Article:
Jenkins is a widely used, industry-leading automation server that enables both startups and enterprise teams to create continuous integration and deployment (CI/CD) pipelines. CI/CD ensures the many changes made to code are tested and deployed to the user reliably and automatically. Jenkins, named Hudson initially, does this well because of its flexibility in scripting and deployment and has wide-ranging plugins.
What is CI/CD
Continuous integration and deployment (CI/CD) is a practice created during the transition between agile and waterfall software development methodologies. During the waterfall era of building software, every step was done sequentially and siloed to individual departments. First, the planners defined all the features, then the developers built said features, then the entire software was tested and finally deployed to the world. In the agile era, building software happens in smaller chunks, and teams perform planning, development, and testing in parallel. Because these smaller chunks of code are being deployed to customers constantly, teams need a reliable solution to deploying code. The typical practice developers deploying on a Friday night were prone to human error, time-consuming, and taxing. Automated solutions, like Jenkins, solve this problem.
CI/CD tools like Jenkins allow you to build a CI/CD pipeline by setting up a server, connecting to your repository and resources, and running specific instructions on testing, building, and deploying the application. So now you have a reliable and repeatable tool to integrate and deploy code to your production environment from your repository. In addition, CI/CD pipelines are customizable. Every time someone pushes code or creates a pull request in the repository, Jenkins can detect and run a pipeline, ensuring developers get instant feedback on the code they're writing.
Why should you use Jenkins
Jenkins is instrumental in the CI/CD space because of its sheer flexibility; it allows you to control every aspect of your server, like where it's hosted, the type of security used to access it, and how you create a pipeline script. Furthermore, Jenkins is platform agnostic; integrate it into any version control system, any cloud computing platform, or run it on any codebase it will work perfectly. This flexibility in deployment also allows you to set up Jenkins in environments that must follow strict security requirements or regulations like the International Traffic in Arms Regulations (ITAR) set by the U.S Government.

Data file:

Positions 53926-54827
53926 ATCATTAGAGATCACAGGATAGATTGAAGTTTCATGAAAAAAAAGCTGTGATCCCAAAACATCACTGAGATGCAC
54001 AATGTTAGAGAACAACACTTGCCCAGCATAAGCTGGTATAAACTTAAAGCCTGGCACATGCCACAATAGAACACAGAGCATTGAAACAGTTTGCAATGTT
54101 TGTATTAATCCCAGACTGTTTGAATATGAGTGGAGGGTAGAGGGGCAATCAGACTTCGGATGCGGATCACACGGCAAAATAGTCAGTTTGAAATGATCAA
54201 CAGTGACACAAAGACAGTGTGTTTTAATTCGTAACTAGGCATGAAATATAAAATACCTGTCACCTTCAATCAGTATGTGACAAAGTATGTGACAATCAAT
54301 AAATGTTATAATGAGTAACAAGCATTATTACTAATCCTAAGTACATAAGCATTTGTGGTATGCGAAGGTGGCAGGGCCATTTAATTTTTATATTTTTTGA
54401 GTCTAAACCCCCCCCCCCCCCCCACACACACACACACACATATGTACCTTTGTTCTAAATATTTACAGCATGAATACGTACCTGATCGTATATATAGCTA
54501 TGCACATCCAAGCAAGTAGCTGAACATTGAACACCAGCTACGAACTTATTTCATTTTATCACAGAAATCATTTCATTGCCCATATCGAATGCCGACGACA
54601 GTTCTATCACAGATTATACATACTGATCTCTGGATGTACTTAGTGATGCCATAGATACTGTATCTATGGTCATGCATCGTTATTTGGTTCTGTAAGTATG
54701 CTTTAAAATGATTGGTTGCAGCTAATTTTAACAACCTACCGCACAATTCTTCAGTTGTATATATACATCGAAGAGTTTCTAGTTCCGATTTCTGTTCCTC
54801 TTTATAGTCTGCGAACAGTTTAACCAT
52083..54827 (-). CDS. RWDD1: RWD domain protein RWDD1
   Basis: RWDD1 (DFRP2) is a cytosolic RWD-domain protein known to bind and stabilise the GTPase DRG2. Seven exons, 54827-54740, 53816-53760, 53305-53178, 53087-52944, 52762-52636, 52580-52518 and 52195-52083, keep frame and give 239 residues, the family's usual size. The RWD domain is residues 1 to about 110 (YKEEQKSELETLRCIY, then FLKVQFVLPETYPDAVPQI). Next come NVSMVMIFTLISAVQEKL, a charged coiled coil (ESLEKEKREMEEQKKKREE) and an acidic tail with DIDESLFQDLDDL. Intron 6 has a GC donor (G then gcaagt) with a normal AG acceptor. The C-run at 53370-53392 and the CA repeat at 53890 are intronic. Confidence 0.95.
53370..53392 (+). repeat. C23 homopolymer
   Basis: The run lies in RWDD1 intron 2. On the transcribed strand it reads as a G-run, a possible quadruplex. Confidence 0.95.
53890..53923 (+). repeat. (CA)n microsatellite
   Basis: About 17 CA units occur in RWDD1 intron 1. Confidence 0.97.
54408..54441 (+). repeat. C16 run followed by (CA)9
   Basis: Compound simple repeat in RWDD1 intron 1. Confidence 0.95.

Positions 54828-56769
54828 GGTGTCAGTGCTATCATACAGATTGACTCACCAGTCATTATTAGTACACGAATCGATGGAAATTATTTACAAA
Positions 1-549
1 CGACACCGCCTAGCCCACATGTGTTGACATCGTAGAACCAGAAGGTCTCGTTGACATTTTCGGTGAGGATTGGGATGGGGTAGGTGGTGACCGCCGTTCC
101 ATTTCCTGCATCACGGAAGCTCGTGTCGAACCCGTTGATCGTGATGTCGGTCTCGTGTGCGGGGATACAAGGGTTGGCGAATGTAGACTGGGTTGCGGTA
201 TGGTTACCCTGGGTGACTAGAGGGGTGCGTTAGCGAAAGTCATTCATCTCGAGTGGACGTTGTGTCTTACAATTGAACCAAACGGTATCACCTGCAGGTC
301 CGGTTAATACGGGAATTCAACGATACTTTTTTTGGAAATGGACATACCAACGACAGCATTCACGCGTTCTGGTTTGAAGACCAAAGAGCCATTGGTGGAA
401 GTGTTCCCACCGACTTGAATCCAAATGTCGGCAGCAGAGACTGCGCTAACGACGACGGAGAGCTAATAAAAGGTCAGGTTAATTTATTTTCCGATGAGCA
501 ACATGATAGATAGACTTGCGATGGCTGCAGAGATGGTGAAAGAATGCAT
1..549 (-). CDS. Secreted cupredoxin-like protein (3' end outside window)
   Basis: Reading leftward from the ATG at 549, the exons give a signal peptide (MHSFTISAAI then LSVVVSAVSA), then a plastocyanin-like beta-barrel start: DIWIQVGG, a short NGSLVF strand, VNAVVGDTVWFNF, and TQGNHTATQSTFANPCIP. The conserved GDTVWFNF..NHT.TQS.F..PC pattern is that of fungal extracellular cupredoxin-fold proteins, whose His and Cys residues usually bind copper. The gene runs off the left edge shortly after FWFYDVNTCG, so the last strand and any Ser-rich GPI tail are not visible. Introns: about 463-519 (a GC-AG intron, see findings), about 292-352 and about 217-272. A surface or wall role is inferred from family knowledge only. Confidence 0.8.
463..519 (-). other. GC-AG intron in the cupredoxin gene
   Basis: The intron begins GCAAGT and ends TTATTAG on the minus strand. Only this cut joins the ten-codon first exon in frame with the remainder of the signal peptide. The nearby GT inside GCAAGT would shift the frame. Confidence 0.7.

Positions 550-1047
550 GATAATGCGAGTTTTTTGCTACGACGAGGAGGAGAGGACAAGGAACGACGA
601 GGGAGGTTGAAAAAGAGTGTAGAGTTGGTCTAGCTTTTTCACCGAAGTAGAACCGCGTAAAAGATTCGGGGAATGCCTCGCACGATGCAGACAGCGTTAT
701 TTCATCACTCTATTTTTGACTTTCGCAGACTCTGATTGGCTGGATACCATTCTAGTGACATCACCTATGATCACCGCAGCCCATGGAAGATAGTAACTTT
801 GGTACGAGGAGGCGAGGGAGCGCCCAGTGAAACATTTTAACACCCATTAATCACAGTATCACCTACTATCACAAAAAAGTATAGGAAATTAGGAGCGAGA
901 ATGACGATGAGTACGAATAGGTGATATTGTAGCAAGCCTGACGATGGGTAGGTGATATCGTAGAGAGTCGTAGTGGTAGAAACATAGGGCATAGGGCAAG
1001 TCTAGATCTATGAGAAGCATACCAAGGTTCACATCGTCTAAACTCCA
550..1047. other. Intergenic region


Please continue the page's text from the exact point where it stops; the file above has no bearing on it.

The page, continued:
Many would think that this level of control requires a complicated setup and scripts to run correctly, but not with Jenkins. Setting Jenkins up can be done with a few clicks on your preferred cloud computing platform or manually in less than an hour. Using Jenkins Pipelines can be done using scripts or through Blue Ocean, a visual pipeline editor designed to make building pipelines accessible without the need to code.
Blue Ocean UI
In the number and complexity of pipelines, scaling is another task that Jenkins makes easy and flexible. Install Jenkins on more servers, instantiate more docker containers, or use Kubernetes to scale. Jenkins can then either distribute your pipeline steps across servers to speed up pipeline completion times, or run more pipelines.
Plugins for Jenkins are plentiful; you can find a plugin for any function you need, from sending email notifications to monitoring Pipeline performance. If you need a Jenkins plugin that doesn't exist, you can make one; Jenkins is open source and has good documentation on creating plugins.
Jenkins is a fabulous, industry-leading automation server that is flexible enough to be used by startups or enterprises. Its many scripting, deployment, security, and plugin options ensure that Jenkins fits any use case. If you're interested in setting up a CI/CD pipeline with Jenkins, check out their website Jenkins.io.
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